One dysfunctional side-effect of the Internet are email lists and newsletters. I've already questioned whether the newsletter is on the way out in my ’Are You a Modern Seller’ blogpost. 

For over 2 years now I’ve been unsubscribing from newsletters and for the majority of those (95%), I’ve never ever asked to be added to their list. I'm not talking about spam mail. I'm talking about genuine newsletters and announcements, ranging from contacts I know or have met in the past to vaguely familiar people or companies and completely unknown companies.

How did they get my email address?

I know most lift it from my LinkedIn profile and that means they are a first level connection. From my website? Sure it's on there, so they can lift it from there too. From sign-up forms when I’ve downloaded research, white papers, interesting reports? Yep I'm guilty of that. Usually though I remember the ones where I've downloaded stuff and then I quickly unsubscribe from those when I receive the first promotional email.

How then should I get people on to my email list legitimately?

Using double opt-in or better still opt-out! It's the only way. You could have something that folks will be interested in downloading and on that web page you let them know that it will add them to an email list and state for what purpose. If you use the correct process, they will receive an opt-out email after completing the form. This means they can download the content and unsubscribe instantly, without ever receiving another email from you. Now this is real choice for the reader of your content. 

Will they remember you for this? Of course they will!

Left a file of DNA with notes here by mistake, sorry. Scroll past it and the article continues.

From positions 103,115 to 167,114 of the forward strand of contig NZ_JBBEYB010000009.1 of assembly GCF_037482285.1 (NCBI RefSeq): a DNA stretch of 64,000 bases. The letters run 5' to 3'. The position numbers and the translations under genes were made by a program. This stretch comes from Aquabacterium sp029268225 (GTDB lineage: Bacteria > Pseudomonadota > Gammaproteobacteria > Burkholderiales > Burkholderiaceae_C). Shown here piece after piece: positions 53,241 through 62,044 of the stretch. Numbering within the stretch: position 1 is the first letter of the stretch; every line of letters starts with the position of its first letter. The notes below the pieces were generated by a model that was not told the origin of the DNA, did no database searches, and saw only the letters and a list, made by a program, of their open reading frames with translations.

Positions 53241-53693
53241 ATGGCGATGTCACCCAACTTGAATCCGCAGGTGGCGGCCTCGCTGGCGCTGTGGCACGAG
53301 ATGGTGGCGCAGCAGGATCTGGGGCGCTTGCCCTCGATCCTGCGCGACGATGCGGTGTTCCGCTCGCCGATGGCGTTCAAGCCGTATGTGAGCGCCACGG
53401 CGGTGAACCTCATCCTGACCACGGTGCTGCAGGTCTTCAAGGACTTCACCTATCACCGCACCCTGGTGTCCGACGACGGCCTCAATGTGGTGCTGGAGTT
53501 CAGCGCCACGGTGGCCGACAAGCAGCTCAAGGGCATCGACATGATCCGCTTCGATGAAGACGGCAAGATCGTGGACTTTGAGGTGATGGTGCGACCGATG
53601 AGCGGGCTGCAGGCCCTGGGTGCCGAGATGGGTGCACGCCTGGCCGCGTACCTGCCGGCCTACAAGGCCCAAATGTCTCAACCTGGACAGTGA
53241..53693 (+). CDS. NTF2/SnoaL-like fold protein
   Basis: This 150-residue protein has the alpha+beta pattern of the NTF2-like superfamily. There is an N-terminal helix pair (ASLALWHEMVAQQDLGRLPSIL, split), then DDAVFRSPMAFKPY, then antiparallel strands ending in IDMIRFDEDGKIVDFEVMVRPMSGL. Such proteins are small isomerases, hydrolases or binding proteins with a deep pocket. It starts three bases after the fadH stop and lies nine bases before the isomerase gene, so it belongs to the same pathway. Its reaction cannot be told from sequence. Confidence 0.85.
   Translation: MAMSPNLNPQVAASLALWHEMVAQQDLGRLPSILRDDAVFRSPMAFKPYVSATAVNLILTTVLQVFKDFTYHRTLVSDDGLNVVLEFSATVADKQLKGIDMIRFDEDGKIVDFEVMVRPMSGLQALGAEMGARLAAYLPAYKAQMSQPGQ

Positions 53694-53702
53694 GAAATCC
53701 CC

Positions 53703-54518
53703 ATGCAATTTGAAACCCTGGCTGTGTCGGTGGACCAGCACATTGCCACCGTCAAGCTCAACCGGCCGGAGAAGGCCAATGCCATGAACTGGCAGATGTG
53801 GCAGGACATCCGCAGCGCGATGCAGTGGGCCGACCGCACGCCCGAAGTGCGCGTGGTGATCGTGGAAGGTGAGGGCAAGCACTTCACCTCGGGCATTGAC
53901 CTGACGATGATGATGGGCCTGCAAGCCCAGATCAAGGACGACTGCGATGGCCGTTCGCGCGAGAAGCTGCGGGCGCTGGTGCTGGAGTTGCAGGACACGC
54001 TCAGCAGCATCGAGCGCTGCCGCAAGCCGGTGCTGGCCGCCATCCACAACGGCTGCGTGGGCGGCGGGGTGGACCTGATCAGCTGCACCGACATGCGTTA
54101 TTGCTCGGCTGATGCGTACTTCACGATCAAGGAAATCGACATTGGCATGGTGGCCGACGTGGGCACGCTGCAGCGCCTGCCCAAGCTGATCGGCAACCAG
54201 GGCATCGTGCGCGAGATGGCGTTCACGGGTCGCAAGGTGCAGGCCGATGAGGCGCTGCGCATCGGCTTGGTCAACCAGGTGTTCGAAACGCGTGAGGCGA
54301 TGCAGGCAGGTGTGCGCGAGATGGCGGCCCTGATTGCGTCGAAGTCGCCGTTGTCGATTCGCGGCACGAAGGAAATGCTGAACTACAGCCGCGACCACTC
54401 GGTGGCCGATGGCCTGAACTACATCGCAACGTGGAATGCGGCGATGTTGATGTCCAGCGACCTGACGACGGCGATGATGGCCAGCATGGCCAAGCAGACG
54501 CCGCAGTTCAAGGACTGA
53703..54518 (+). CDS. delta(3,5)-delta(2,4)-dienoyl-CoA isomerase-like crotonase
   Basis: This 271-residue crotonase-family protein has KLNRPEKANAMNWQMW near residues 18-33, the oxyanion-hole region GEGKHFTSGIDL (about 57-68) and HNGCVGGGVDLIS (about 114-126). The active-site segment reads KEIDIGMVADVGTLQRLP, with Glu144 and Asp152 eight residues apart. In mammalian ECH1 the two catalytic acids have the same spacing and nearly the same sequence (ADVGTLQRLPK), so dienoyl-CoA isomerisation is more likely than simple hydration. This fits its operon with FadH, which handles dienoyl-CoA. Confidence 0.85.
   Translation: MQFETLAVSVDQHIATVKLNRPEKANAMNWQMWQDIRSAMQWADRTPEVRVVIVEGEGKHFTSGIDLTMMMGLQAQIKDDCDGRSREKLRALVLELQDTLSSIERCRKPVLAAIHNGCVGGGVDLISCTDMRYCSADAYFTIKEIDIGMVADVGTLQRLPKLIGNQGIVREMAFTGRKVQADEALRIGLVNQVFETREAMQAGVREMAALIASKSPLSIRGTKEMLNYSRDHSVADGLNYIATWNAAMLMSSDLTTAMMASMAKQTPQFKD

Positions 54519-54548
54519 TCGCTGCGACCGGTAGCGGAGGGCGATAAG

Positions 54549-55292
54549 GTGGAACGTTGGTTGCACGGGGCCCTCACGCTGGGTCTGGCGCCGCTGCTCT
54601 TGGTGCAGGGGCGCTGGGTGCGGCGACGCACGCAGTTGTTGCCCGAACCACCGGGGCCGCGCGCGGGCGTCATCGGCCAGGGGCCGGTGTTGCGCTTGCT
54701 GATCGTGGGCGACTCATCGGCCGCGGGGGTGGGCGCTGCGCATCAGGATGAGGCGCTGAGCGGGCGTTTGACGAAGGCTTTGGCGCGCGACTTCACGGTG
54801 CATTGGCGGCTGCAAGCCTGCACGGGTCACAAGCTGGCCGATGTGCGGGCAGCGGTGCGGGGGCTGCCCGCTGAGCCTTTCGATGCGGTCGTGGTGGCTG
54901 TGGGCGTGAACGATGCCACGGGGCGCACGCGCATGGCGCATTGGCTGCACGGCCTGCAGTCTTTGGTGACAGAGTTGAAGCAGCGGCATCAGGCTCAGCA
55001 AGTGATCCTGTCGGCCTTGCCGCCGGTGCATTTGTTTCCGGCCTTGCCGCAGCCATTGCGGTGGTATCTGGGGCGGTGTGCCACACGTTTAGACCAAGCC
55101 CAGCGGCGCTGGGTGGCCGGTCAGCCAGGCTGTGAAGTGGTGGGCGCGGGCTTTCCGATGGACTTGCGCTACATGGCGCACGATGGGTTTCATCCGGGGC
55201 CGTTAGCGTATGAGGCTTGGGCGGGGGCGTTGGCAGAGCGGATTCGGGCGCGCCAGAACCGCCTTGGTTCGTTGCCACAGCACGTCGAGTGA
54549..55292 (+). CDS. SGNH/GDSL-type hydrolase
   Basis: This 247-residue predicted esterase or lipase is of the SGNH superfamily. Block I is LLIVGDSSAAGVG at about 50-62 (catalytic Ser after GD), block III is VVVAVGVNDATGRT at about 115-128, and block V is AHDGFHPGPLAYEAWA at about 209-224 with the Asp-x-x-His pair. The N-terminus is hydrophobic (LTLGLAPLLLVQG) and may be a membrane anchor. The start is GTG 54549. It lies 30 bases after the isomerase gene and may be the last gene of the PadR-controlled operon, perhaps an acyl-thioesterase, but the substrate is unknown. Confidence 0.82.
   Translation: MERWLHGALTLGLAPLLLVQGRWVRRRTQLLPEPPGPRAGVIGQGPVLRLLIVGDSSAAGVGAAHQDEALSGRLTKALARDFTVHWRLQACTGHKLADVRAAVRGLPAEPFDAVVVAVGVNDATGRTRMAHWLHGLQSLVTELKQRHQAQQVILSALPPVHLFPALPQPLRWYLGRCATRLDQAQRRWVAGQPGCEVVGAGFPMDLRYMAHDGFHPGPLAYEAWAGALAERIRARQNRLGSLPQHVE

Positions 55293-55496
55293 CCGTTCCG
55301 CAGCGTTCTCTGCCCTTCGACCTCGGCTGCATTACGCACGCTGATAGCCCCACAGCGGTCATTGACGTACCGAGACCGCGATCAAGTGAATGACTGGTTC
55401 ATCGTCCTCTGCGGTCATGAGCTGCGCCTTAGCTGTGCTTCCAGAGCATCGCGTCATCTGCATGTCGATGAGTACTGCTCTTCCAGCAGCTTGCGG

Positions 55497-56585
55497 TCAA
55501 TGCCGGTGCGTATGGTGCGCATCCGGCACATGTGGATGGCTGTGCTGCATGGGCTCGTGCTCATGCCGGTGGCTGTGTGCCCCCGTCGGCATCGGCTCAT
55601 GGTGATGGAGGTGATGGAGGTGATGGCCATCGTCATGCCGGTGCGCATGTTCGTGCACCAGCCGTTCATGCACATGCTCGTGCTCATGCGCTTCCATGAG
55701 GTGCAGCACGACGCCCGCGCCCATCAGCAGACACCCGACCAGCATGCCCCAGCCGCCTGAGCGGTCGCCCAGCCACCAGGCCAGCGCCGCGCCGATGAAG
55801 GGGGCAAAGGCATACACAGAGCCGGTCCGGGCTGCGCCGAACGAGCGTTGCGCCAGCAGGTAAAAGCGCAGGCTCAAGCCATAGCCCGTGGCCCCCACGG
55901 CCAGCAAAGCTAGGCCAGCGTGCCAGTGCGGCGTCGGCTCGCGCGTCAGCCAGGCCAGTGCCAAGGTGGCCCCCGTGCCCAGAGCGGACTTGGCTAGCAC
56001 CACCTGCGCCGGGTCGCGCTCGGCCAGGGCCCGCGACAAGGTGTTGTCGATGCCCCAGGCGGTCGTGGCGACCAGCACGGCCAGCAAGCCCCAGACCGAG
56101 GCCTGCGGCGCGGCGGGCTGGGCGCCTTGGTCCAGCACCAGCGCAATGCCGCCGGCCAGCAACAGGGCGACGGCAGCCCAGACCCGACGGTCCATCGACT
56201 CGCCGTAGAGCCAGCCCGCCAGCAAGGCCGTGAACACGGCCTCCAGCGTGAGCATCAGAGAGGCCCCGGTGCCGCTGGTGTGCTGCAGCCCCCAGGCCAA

I highly recommend that you investigate what process you have in place for emailing folks and whether your process is filled with integrity.

  1. Are you scraping email addresses from LinkedIn?
  2. Are you collecting from websites?
  3. Are you using something like Nimble to transfer addresses to Mailchimp?
  4. Are you using external apps to transfer from your contact records to email clients?
  5. Are you adding addresses from business cards?

Please think carefully about these and maybe other processes and practices in operation inside your business. How would you feel if you knew that your contacts or connections were doing this?

Any recipient of your newsletters or email announcements must have had the opportunity to choose whether they wanted to receive your email. And more importantly, at any time they should have the opportunity to unsubscribe.

I'm astounded that some people still use the bcc: method to send their email out to their contact list from Microsoft outlook or Apple mail.

Once you change your approach, you will feel better about your process and know that you are treating your contacts, connections and acquaintances with integrity and respect.